Sometimes when I review I’ll have two or three pieces and want more. I’ll have to step back for a while and let my senses reset before I sit back down so my thoughts and senses are clear enough to do the chocolate justice. The ability to resist temptation and eat fantastic chocolate too quickly is one that I still struggle with and that’s certainly the case here with this Dick Taylor 72% Dark Chocolate. For those of you who haven’t heard of this company, Adam Dick and Dustin who are based in Arcata, California, USA are former artisan carpenters and have changed crafts from working with wood to working with cocoa beans.
When you open up a bar of their chocolate you’re likely to be struck by the intricate design, I know everyone says this, but that ornate mould is very much reminiscent of some of the antique furniture I see kicking about in high-end shops on the Fulham Road or other discerning parts of the capital. I’ve often criticised the design of Hotel Chocolat’s Rabot chocolate for not matching the mould with the quality of flavours present in this range as it does nothing to reflect the craft work that goes into making fine chocolate. You certainly, however, couldn’t level that criticism with Dick Taylor.
There’s just so much going on here, it’s obscene. It’s citrus fruits in chocolate form. You’ll have lemon cutting through caramel. There’s blackcurrant and rising above mango. There’ dashes of pine wood holding off mushroom and then dominated by horseradish. Some bites will even finish with marshmallow. Brain does not compute. There’s peat, gin and tonic. Seriously, this surely should not overload my senses as much as it does.
The melt is less evident than is the case with thicker chocolate, such as the wonderful stuff created by Friis Holm. But that being said, if you can resist quickening the delivery of the flavour by chewing you’ll have the most pleasant of texture sensations. It imparts that flavour in a steady stream of alternate tones. That flood of flavour is symphonic.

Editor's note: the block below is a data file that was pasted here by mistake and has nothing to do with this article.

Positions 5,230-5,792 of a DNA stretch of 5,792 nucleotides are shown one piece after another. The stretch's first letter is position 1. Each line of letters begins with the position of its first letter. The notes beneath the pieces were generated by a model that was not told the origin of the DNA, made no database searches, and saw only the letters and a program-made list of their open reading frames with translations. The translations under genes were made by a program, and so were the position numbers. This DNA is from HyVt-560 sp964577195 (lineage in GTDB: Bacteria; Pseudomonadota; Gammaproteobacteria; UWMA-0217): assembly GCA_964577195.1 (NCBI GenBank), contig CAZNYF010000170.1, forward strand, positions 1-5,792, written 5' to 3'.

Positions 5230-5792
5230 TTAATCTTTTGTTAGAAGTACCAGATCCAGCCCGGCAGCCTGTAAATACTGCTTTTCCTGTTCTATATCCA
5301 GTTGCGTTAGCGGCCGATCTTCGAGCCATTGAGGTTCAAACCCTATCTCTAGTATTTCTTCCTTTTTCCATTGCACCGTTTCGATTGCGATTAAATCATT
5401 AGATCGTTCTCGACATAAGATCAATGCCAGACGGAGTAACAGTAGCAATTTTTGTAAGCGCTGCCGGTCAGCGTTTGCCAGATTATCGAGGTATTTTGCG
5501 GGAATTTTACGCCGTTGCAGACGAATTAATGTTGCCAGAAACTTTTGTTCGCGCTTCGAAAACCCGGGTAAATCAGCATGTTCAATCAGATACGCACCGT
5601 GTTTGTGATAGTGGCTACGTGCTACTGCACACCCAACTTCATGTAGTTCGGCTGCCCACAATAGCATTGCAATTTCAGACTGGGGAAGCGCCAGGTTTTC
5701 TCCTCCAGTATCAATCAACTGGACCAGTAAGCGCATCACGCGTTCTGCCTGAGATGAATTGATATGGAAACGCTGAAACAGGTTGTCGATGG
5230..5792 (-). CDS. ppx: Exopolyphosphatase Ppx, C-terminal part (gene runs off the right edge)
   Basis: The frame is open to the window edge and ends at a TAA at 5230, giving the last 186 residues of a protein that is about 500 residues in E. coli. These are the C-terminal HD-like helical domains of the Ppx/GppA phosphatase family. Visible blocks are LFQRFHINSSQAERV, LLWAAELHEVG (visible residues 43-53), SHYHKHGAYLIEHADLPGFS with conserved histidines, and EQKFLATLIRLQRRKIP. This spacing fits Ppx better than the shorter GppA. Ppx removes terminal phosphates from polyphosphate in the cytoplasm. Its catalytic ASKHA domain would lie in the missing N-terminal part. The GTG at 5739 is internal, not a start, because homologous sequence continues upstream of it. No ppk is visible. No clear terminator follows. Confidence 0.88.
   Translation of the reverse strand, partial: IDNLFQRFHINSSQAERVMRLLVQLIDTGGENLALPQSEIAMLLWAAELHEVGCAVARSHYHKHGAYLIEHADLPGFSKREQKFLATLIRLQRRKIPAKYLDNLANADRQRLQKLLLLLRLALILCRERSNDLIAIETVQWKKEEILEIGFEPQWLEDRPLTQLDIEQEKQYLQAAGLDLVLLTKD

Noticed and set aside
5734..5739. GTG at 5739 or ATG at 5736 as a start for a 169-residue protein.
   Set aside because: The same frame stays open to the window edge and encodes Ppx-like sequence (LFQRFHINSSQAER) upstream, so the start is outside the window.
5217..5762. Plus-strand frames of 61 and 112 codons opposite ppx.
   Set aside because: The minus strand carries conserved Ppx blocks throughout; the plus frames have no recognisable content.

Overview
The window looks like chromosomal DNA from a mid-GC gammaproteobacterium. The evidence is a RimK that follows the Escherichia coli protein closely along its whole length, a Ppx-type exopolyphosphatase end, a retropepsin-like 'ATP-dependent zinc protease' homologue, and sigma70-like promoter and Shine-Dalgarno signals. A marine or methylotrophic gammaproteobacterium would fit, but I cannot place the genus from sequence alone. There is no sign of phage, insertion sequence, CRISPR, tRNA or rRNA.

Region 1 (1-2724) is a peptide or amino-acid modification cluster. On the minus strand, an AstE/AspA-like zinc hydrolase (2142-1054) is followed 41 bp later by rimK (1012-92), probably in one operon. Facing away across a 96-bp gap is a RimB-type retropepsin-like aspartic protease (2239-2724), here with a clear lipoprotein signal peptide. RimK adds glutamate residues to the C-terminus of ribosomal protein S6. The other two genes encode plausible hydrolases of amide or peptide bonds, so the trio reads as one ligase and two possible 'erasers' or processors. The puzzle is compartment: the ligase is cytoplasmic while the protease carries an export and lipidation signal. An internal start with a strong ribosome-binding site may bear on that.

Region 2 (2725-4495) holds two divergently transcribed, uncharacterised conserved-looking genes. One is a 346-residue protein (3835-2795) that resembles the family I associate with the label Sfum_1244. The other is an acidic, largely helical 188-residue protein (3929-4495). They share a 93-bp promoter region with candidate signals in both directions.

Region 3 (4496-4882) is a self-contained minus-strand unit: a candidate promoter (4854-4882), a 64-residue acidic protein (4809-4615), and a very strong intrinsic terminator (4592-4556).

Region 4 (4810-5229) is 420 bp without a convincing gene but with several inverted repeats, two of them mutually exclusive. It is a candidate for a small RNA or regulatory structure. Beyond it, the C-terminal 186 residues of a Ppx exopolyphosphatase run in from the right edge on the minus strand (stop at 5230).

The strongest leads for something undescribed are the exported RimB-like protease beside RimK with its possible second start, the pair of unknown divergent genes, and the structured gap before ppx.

I had jumped straight into the flavour, texture and appearance of the chocolate itself and had missed one of the aspects that I find compelling, and perhaps a great draw if placed in a bricks and mortar chocolate shop – the packaging. From inside to out this is a great chocolate. The greatest challenge of someone working with wood is the creation of sea going vessels and that is exactly what is portrayed on the packaging. To me, at least, it signifies great skill and craftsmanship. The ability to create something of great intricacy but still one that serves a purpose. With this chocolate that purpose may not be the bringing in a watery harvest, but the provision of food for the soul.
You can pick this chocolate up in the US from their website and in the UK from the shop I run (and yes, those views given above aren’t doctored to try and make you buy, my reputation means to much to me to be anything other than truthful).